Ko Phi-Phi: On Irony Island

Phi Phi Le

Phi-Phi was a quiet island of Muslim fishermen, until the travellers arrived.

There were only a few at first, but then their friends came and their friends’ friends and their friends’ friends’ younger brothers, who came with a bunch of people they had met on Samui, and a few crates of beer and a big bag of weed and some music. It is not quiet anymore.

Loh Dalum Beach is still beautiful, so long as you keep looking out to sea. Behind you, there is a line of bars with big sound systems and bigger neon signs. There is EDM at Slinky, dubstep at Stones and reggae at the Chillout Bar.

Sometime around nine, the DJ’s jerk up the volume and bare-chested performers run onto the stage and juggle with burning batons. One swings two burning balls connected by a chain around his torso and between his legs. Then two of them douse a rope in petrol, light it and swing it with increasing speed and invite volunteers to skip with it. Plenty try. Buckets make you do things like that.

When the sun starts to set, every guesthouse and restaurant on the way to the beach brings out a tray of plastic buckets like children use for sandcastles. Each contains a packet of straws, a quarter bottle of Sang Som whisky, a Coke and an energy drink. The idea is to tip all the drinks into the bucket and suck them up through the straw until you are hammered enough to skip with a burning rope.

The Coke and the energy drink keep you alert when, by rights, you should be asleep in a corner and you think you are fine and get another bucket and then it is sometime in the afternoon the next day.

Slinky has a stage on the beach so you can look out to sea as you dance. There is a dead tree in front of it with its trunk stripped, its branches lopped off and two slats of wood nailed to the top to make a platform just big enough to stand on.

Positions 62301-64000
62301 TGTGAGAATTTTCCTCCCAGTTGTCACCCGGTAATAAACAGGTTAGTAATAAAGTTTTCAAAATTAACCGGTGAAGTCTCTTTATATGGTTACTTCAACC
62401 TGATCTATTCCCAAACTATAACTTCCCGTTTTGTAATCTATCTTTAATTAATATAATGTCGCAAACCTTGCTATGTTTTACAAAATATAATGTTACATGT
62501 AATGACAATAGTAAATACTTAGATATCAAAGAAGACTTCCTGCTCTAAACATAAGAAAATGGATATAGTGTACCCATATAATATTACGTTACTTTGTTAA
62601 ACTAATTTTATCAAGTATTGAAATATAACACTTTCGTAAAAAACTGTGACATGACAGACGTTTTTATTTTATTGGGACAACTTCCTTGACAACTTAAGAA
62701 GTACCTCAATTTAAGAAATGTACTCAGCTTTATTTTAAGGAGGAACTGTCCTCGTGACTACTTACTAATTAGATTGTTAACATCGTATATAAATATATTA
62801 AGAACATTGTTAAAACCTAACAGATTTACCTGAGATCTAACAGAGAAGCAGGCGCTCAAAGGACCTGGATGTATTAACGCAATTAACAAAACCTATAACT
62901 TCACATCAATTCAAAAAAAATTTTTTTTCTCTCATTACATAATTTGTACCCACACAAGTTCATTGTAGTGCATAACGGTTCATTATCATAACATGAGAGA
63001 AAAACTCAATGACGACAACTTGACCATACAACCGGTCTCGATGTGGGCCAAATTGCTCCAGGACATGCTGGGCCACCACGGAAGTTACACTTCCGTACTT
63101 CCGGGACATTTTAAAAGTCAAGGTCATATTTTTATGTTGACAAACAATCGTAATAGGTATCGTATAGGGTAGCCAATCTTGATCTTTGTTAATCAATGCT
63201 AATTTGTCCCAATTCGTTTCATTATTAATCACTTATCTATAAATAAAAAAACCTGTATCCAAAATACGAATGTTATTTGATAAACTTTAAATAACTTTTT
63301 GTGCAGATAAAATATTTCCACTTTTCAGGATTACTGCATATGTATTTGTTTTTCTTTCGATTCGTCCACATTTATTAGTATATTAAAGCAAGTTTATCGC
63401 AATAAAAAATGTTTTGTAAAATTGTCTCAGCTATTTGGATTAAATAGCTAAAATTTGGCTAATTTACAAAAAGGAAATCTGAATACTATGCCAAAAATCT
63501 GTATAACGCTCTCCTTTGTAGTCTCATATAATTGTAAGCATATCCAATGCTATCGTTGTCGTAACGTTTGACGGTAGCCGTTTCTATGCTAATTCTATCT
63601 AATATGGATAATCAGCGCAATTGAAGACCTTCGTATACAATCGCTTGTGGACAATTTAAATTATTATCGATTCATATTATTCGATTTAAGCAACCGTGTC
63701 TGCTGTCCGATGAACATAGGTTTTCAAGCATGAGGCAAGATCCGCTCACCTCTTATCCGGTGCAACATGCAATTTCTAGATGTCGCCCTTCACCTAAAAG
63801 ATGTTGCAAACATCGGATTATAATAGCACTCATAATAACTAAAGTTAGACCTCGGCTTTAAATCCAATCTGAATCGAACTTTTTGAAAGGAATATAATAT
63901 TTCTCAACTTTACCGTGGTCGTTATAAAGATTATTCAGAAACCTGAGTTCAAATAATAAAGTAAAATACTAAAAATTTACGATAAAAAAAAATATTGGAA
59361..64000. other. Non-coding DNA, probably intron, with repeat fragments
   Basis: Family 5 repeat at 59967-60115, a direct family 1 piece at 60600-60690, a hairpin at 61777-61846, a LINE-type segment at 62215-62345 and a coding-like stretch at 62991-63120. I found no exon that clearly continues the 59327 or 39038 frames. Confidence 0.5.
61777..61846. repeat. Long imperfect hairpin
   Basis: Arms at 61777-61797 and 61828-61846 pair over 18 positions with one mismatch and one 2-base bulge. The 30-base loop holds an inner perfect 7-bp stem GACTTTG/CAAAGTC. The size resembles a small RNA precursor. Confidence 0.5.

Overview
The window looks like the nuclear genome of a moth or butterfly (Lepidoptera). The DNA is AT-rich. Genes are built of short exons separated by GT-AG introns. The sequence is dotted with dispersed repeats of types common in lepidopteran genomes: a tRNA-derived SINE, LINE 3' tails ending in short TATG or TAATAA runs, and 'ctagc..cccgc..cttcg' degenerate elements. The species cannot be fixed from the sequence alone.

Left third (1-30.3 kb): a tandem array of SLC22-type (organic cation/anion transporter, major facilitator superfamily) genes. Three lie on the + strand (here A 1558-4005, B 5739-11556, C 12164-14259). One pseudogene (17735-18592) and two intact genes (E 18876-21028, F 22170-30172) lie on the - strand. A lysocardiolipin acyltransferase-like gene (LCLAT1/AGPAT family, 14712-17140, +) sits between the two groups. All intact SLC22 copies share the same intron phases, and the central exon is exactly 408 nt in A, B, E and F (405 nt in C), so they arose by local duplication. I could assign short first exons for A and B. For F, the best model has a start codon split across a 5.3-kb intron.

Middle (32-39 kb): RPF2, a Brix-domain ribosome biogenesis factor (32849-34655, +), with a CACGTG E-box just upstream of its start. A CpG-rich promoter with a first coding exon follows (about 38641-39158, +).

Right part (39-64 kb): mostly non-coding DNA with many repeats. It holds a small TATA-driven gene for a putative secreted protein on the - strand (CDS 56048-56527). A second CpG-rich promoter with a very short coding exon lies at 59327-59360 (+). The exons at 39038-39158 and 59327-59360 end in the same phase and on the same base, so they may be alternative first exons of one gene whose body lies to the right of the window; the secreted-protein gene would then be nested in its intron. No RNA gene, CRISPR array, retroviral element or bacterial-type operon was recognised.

Throughout the night, when I was there, travellers tried to climb to the top of the tree to dance on the platform in front of the crowd. A Scandinavian guy powered himself up in three fluid movements, an Irish guy got partway up then slithered to a giggling heap on the sand, and an English girl squeezed herself half onto the platform but could neither stand up nor climb down and stayed where she was, with her arms and legs waving uselessly like a beetle on its back.

It is all good fun and an essential stop on the Banana Pancake Trail; but when the effects of the buckets have finally worn off, you might start to imagine it from a local’s perspective. “It puts money in their economy,” some travellers shrug.

Yet there is disquiet back home if a Polish shop opens on the high street, and outrage if planning consent is given for a mosque. Professionally intolerant columnists write another 2,000 inflammatory words, and badly-spelled bigotry is circulated on Facebook. Meanwhile, in Thailand, the children and grandchildren of the angry people have taken a sleepy island and made it into a version of Ibiza.